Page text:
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Bear attacks on humans on the rise in Japan

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Kamal S. has been Journalist and Writer for Business, Hardware and Gadgets at Revyuh.com since 2018. He deals with B2b, Funding, Blockchain, Law, IT security, privacy, surveillance, digital self-defense and network policy. As part of his studies of political science, sociology and law, he researched the impact of technology on human coexistence. Email: kamal (at) revyuh (dot) com

Due to the increasing number of wildlife attacks on people, the Government of Japan has gathered for an emergency meeting.

In Japan, 63 people have been injured since the beginning of September, two of them have died. This was reported by NHK on Monday, October 26, citing the Japanese Ministry of Environment.

“This issue is attracting increased public attention and we need to work more closely to prevent harm,” said Fumiko Nakao, head of the Wildlife Division, at the meeting attended by representatives of the Ministry of Agriculture and the National Police Agency.

According to the president of the Japanese Society for the Protection of Bears and Forests, Yuko Murotani, bears began to descend more frequently in populated areas due to lack of food and a decrease in the population rural areas.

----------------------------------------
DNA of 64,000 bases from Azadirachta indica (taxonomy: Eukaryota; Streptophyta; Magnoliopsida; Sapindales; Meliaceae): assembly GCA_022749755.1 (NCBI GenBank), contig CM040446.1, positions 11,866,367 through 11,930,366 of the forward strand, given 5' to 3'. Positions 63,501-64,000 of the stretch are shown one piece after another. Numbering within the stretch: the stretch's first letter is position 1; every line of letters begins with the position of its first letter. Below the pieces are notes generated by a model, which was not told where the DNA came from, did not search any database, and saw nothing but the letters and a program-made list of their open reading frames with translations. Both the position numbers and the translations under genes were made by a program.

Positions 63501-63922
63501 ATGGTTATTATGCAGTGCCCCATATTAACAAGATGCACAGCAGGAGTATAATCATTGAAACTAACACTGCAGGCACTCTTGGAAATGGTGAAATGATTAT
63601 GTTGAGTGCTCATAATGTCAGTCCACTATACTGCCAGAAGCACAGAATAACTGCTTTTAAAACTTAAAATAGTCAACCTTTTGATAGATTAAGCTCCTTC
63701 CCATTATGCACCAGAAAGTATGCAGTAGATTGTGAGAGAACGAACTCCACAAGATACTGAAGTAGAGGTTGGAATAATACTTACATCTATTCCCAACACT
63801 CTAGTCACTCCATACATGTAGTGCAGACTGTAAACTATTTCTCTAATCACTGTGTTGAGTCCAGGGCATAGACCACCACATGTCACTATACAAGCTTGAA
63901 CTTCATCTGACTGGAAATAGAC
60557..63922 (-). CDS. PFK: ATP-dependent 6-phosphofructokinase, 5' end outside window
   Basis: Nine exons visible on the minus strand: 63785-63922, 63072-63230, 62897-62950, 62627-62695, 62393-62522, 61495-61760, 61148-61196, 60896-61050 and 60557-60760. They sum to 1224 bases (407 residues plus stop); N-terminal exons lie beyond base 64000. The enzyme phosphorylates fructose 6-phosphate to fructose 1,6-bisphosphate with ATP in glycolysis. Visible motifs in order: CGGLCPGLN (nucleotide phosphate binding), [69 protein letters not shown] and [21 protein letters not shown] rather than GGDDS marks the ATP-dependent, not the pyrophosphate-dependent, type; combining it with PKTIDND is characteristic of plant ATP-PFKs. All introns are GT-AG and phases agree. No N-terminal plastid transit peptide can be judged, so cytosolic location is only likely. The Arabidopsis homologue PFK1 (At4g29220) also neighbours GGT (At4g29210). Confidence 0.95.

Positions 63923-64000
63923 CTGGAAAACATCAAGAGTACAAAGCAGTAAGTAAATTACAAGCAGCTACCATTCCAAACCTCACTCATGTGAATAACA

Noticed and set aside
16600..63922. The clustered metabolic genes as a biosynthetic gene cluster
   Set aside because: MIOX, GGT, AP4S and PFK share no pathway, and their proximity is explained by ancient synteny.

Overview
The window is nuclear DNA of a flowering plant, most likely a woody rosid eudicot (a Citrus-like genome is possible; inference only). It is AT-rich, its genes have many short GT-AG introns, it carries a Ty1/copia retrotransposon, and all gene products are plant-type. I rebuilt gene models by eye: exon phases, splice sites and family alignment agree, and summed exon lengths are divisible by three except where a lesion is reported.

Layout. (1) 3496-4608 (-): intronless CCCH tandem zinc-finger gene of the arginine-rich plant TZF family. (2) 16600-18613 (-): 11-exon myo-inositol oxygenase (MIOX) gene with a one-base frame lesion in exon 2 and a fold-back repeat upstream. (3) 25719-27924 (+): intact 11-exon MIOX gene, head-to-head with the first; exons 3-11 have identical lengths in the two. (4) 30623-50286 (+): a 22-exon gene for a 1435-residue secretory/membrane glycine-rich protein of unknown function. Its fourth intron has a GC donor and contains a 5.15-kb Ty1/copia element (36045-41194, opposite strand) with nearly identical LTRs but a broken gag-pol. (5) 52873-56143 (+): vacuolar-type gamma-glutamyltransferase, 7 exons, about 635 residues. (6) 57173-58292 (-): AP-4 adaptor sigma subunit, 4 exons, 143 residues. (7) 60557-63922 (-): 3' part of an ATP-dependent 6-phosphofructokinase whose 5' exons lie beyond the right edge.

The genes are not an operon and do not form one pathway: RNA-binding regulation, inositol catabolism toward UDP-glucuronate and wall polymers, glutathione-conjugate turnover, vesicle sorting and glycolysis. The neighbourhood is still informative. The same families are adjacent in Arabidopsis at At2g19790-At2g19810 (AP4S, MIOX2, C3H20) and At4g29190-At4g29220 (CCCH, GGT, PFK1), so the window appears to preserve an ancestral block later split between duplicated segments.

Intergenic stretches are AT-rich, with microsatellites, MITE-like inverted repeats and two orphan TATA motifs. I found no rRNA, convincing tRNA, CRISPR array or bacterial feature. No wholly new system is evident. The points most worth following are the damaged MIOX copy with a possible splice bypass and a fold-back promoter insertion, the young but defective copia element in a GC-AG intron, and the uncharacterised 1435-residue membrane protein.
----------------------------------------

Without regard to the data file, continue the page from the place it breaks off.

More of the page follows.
“This has blurred the boundaries between forests and villages,” Murotani said. 

Environmentalists have warned that if the bears are not provided with food, clashes with people will continue.

“A possible solution to the problem would be to create safe feeding areas,” they suggested. 

Japan is home to two species of bears: the Ussuri subspecies of brown bear, which is more common on the northern island of Hokkaido, and the relatively small Himalayan bear, weight which rarely exceeds 200 kg. The total population of this predator in Japan is estimated at 15-20 thousand individuals.

Up to a thousand bears are killed each year in the country as a protection measure. One of the local nationalities – the Ainu – is allowed to sacrifice bears.

Since April 2020, the authorities have recorded 13.6 thousand cases of bears in populated areas, the maximum for five years, according to the newspaper.

Earlier in one of the zoos in Shanghai a group of bears gnawed their caretaker right in front of shocked tourists.

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